Kathy LaTour is a breast cancer survivor, author of The Breast Cancer Companion and co-founder of CURE magazine. While cancer did not take her life, she has given it willingly to educate, empower and enlighten the newly diagnosed and those who care for them.
Susan G. Komen for the Cure has expanded its goal of breast cancer advocacy to the world stage.
Although Susan G. Komen for the Cure began funding global initiatives in the mid-1990s, it expanded its efforts in 2007 after the first Global Advocate Summit in Budapest, Hungary, when a nine-country pilot program was launched to help countries decrease their breast cancer mortality rate.
Today, Komen is active in 25 countries and has funded more than $30 million in global breast cancer projects that will impact education, research, and outreach around the world.
“The global statistics are compelling in terms of mortality,” says Annetta Hewko, vice president of global strategy and programs for Komen and a breast cancer survivor. “Across the globe a woman dies of breast cancer every 68 seconds, and, while the incidence may not be as high in low-resource countries, the mortality has prompted us to address it in a more meaningful way.”
Hewko says the organization has created a successful process for community grants that begins with the use of an education tool called Course for the Cure, a five-day curriculum used in the host country for those interested in impacting breast cancer in their local communities. The program encourages two-way communication between Komen and local advocates, whether they are survivors or health care professionals, to help identify needs in the community and understand Komen’s goals and structure.
“We have trained 600 individuals across nine countries who are out there putting their skills into practice,” Hewko says. “We can go into the millions for science grants, but even a $5,000 community grant can go a long way in a developing market. We see that as seed capital.”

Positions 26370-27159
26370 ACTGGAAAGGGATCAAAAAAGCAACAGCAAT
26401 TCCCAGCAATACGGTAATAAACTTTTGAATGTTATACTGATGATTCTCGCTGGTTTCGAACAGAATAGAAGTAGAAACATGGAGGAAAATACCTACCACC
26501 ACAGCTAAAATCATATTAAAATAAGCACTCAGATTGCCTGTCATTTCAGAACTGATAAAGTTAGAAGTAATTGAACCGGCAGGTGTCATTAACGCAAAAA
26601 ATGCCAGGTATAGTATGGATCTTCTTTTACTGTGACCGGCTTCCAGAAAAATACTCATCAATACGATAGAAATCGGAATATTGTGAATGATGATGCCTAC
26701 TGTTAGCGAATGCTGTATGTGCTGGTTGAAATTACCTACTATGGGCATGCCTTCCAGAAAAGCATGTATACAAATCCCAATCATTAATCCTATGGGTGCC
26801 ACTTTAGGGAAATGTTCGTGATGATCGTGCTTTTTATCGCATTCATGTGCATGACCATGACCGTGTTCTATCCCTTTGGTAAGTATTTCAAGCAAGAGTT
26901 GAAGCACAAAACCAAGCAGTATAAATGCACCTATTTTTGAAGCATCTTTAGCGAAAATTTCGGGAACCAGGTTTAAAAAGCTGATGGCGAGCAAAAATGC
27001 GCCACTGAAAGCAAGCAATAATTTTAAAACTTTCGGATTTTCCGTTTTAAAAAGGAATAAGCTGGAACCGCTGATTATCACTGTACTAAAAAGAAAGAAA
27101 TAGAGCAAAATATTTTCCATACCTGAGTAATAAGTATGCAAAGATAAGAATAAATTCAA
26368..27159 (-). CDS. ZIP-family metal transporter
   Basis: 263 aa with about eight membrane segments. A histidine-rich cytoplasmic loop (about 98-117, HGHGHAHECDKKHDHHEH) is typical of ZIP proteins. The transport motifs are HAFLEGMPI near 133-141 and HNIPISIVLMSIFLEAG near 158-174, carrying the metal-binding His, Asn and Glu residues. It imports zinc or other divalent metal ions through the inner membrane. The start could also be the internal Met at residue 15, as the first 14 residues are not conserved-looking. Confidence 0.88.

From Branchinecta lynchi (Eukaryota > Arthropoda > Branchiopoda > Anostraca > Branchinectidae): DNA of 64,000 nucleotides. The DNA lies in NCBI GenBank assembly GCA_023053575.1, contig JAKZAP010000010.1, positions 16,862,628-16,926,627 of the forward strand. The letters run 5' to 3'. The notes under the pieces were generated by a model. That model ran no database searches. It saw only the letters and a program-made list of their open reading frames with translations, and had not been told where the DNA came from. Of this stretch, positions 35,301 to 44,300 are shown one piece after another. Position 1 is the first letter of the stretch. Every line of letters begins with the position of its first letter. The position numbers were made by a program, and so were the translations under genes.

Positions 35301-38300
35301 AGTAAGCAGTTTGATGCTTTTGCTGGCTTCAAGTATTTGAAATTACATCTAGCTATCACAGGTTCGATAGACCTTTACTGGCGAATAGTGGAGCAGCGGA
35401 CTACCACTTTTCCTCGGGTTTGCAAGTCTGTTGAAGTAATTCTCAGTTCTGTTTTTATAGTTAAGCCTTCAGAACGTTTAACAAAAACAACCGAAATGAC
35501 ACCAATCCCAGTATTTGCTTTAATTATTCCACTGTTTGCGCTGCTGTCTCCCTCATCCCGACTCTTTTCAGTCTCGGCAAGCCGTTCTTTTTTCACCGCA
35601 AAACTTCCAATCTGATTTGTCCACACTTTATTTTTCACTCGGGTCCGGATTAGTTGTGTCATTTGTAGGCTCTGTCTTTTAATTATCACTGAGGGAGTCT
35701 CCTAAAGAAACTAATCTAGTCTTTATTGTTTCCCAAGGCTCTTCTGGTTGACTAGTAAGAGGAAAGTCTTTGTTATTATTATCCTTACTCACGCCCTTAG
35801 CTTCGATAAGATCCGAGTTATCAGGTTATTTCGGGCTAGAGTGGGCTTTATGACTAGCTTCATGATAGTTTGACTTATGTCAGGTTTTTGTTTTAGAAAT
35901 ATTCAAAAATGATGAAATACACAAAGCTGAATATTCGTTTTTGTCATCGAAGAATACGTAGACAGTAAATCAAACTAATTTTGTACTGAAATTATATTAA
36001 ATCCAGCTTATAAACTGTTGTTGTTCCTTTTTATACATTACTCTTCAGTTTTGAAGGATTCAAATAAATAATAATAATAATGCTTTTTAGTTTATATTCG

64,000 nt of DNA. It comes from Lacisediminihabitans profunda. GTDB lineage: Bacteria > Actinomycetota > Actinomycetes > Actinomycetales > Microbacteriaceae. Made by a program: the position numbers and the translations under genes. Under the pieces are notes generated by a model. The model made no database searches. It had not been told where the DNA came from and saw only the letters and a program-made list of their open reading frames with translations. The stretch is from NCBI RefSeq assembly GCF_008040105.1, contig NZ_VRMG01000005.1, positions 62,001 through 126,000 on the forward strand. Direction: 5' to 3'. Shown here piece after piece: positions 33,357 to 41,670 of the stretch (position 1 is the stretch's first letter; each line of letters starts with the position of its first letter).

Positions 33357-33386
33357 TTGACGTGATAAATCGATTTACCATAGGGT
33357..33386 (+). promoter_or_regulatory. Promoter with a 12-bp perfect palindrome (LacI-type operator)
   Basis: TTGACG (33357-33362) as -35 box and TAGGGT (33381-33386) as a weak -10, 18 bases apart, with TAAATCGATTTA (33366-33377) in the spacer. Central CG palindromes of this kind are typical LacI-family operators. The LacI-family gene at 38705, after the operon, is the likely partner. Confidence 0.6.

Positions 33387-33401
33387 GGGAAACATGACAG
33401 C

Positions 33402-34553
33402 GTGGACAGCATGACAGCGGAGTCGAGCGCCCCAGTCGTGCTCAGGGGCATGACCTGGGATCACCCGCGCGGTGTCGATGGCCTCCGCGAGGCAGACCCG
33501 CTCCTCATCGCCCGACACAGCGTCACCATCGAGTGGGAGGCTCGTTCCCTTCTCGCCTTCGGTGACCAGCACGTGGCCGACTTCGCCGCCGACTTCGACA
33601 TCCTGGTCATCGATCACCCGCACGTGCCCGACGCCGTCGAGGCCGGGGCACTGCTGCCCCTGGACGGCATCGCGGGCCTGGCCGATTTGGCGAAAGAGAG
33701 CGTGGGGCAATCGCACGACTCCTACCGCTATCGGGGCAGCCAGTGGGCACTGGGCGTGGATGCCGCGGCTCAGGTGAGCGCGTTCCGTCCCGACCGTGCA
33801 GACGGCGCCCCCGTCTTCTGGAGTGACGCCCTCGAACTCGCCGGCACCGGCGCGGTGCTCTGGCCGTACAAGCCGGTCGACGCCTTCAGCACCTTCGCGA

One such seed grant to a project in Costa Rica supported a physical rehabilitation program for mastectomy patients. It showed such good results that the government added $175,000 to have the program duplicated. As a result, Hewko says, she hopes to see this kind of expansion of a small community grant happen in other countries.
A number of the international sites have begun raising funds with Komen’s signature event, the Race for the Cure, but Hewko says global events are adapted to fit the culture and capabilities of the local community and to raise visibility in areas where breast cancer is still a disease of silence. In these instances, she says, the power of the event is often found in the women coming forward and being willing to identify themselves as survivors by wearing pink T-shirts in countries where there is still stigma attached to the disease.
To those who say focus should stay in the U.S., Hewko reminds them that working globally will benefit all women as they join the sisterhood of cancer survivorship.
“What we learn about the disease, either in research or culture, makes us that much more effective in the United States in our underserved communities,” she says. “And remember that the cure can come from anywhere.”
To learn more about Komen’s global efforts, go to www.globalkomen.org.